Congress should adequately fund Department of Defense
(DOD) behavioral healthcare, and should prod DOD to improve access to
mental health services provided by licensed Marriage and Family
Therapists (MFTs) at DOD facilities by eliminating specific bureaucratic
MFTs are licensed in every State
and D.C. to provide a full range of behavioral-health diagnostic and
treatment services. They hold a minimum of a Master’s degree and are the
only behavioral-health profession required to obtain training in
relational aspects of behavioral problems, such as how a Servicemember
family, fellow Servicemembers, and friends may affect that
Servicemember’s problems. A growing number of MFTs have training in
clinical areas of special interest to the military, such as
family-separation issues and Post Traumatic Stress Disorder.
2004, Congress enacted PL 108-375, Section 717, which clarified prior
law at 10 USC § 1091 (for DOD contractor staff) and § 1094 (for DOD
civilian employees), explicitly providing that the Department may hire
MFTs for clinical positions. MFTs serve in all Service Branches in
military hospitals and clinics (Military Treatment Facilities), Family
Advocacy programs, and the Chaplain Corps. MFTs in private practice are
eligible to be TRICARE providers.
It appears MFTs’ most frequent
military roles are as: 1) TRICARE providers, and 2) DOD contractor
healthcare staff. Historically, the Navy/Marines has been the Branch
using MFTs most widely, but in recent years, the Army has added about
150 MFTs as contractor hospital/clinic staff and also added a number as
Army Substance Abuse Program
(ASAP) civilian employees.
Because MFTs serve in a wide variety of military settings and job types, specific situations pose different challenges:
- TRICARE providers:
No known problems at this time. But provider payments under the TRICARE
Fee Schedule are tied to the Medicare Part B Physician Fee Schedule.
- Contractor healthcare staff:
As these positions generally are for short terms (e.g. 2 years),
promotional and "career" opportunities are rare. Also, there are reports
of MFTs whom contractors have hired away from existing jobs, only to
find that DOD has then cancelled or early-terminated its contractor
agreements, leaving these MFTs without jobs or apparent legal recourse.
- DOD civilian employees:
The key problem here is the lack of a Government-wide (or DOD- wide)
MFT-specific Job Classification system. Thus, MFTs are hired under one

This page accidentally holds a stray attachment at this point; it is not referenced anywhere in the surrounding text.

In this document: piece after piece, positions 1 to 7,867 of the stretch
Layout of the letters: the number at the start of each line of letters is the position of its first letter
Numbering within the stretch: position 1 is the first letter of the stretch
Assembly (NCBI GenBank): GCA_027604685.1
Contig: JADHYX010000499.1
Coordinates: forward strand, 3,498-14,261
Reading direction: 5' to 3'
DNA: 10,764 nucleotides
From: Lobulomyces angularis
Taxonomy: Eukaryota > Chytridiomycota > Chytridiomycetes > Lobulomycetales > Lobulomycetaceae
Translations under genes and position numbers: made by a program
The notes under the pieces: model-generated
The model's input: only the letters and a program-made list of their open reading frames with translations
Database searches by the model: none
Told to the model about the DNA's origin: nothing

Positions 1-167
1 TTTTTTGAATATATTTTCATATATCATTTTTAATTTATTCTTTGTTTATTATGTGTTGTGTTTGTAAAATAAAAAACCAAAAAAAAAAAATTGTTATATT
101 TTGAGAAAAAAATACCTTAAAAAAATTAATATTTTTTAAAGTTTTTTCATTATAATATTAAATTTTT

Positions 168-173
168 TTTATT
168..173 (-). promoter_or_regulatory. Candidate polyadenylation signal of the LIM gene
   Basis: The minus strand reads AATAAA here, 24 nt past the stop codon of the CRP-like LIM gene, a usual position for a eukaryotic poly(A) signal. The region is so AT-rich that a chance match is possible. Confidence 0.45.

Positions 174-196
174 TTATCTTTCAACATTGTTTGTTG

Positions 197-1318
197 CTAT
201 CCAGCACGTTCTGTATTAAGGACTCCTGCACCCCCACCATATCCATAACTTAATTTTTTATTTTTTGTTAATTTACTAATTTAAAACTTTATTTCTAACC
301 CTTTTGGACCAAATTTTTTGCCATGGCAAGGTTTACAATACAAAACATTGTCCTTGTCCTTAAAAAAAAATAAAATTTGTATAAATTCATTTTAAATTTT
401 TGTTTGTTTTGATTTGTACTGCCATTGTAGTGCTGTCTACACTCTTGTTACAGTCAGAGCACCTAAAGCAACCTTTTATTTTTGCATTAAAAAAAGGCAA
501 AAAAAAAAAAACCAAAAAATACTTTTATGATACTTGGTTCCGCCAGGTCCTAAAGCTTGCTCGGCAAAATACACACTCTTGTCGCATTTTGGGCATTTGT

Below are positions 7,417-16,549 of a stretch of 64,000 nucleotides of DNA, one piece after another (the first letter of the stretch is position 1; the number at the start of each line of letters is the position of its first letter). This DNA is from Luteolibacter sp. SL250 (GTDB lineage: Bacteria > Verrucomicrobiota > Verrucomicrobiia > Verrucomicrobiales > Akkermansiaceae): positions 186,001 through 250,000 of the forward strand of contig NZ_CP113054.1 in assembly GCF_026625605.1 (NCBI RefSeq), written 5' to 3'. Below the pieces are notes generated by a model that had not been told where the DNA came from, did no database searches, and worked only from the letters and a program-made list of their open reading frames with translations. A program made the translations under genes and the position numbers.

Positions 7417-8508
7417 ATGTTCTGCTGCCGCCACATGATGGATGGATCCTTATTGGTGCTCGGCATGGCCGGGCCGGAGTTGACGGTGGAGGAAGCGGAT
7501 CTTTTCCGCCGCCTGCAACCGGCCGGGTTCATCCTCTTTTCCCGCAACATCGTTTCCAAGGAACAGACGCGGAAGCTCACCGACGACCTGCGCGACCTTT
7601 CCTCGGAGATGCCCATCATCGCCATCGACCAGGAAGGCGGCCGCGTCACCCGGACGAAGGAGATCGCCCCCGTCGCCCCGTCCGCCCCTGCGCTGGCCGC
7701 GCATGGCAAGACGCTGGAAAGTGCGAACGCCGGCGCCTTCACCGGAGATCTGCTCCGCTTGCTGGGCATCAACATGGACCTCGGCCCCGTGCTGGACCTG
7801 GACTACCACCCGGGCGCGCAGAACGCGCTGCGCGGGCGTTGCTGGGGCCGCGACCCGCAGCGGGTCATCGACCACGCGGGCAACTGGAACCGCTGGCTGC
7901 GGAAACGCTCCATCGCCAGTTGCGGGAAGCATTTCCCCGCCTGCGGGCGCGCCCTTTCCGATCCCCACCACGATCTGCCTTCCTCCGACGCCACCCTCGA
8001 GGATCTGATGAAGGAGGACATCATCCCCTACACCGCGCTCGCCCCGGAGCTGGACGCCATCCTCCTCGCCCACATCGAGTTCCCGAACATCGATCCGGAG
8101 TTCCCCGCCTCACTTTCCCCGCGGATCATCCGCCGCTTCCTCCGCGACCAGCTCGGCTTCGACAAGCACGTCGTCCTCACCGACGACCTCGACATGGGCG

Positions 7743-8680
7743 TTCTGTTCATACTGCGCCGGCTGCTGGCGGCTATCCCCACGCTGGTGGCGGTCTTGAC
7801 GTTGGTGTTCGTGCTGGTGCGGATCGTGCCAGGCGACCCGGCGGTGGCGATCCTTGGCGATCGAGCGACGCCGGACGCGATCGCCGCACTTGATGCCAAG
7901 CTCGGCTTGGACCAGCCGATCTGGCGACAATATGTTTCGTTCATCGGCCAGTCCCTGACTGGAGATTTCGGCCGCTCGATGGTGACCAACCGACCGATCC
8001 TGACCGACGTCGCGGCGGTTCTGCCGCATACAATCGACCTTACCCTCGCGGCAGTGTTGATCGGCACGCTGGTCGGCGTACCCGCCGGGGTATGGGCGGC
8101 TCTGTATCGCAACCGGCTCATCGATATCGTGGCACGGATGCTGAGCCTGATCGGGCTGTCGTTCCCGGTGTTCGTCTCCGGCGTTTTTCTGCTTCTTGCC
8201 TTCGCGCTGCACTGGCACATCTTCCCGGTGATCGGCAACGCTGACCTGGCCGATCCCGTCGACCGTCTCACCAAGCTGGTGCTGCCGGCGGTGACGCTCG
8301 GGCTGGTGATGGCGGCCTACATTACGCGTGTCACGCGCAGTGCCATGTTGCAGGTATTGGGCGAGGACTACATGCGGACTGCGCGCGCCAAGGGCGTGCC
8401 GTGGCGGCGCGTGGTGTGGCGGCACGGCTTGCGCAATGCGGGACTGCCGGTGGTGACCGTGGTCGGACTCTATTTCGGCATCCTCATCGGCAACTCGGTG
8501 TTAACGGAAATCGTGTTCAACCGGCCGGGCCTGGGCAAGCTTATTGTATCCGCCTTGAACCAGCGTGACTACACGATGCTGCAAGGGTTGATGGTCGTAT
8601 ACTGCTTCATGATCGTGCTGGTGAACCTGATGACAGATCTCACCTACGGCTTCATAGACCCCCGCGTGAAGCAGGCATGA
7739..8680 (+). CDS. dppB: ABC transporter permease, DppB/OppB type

of the following Job Series: 0101, Social Science (not elsewhere
classified); 0180, Psychology (generally as Counseling Psychologist), or
0185, Social Work. None of those Series fully describe the skills,
experience, or State Licensure status of MFTs, thus impeding MFT
hirings, promotions, and lateral transfers.
Only the Office
of Personnel Management (OPM) may promulgate a new Job Series, and only
upon petition of an Agency. In response to Congress’s 2006 enactment of
PL 109-461 establishing 38 USC § 7401(3) to permit the Department of
Veterans Affairs (VA) to hire MFTs, VA petitioned OPM for an
MFT-specific Series, but when that did not occur, VA established an
Agency-specific Series. Discussions between staffs of OPM and the
American Association for Marriage and Family Therapy (AAMFT) indicate
that OPM may establish an MFT-specific Job Series as part of its current
review of multiple behavioral-health Series, but that such action would
not occur until at least mid-2013.
In addition to this DOD-wide
job classification problem, AAMFT is aware of recent problems in the
Army Substance Abuse Program (ASAP). On 26 July 2011, Army Secretary
McHugh issued a memo regarding another behavioral-health profession,
Counseling, permitting ASAP to hire Counselors, but only if they hold
degrees from academic programs accredited by the Council for
Accreditation of Counseling and Related Educational Programs. It appears
this change, coupled with the functional transfer of ASAP from Army
MEDCOM to INCOM, has created uncertainty about the ASAP job criteria
applicable to MFTs. This has reportedly resulted in a freeze in MFT
hirings and promotions within ASAP, at a time when the rate of
substance-use disorders among Soldiers is growing.
Pending Sequestration of DOD Funding
2011 Budget Control Act (PL 112-25) provides that DOD may incur a
sequester budget cut.. As DOD naturally would subsequently minimize cuts
to Forward Operations, sequestration could well cause disproportionate
cuts in civilian and contractor healthcare staffing.
- Reach agreement to avoid any Budget Sequestration funding cuts.
- Urge DOD to either petition OPM for a Government-wide MFT Job Series, or establish an analogous DOD-specific Series.
TRICARE Fee Schedule pay-rate cuts (either as a result of fixing the
Medicare Fee Schedule, or by de-coupling TRICARE from that Schedule).
- Press DOD to expedite correction of the cited bureaucratic impediments to hiring MFTs as civilian and as contractor staff.
Contact James Morris, PhD, LMFT
Director of Professional and Public Affairs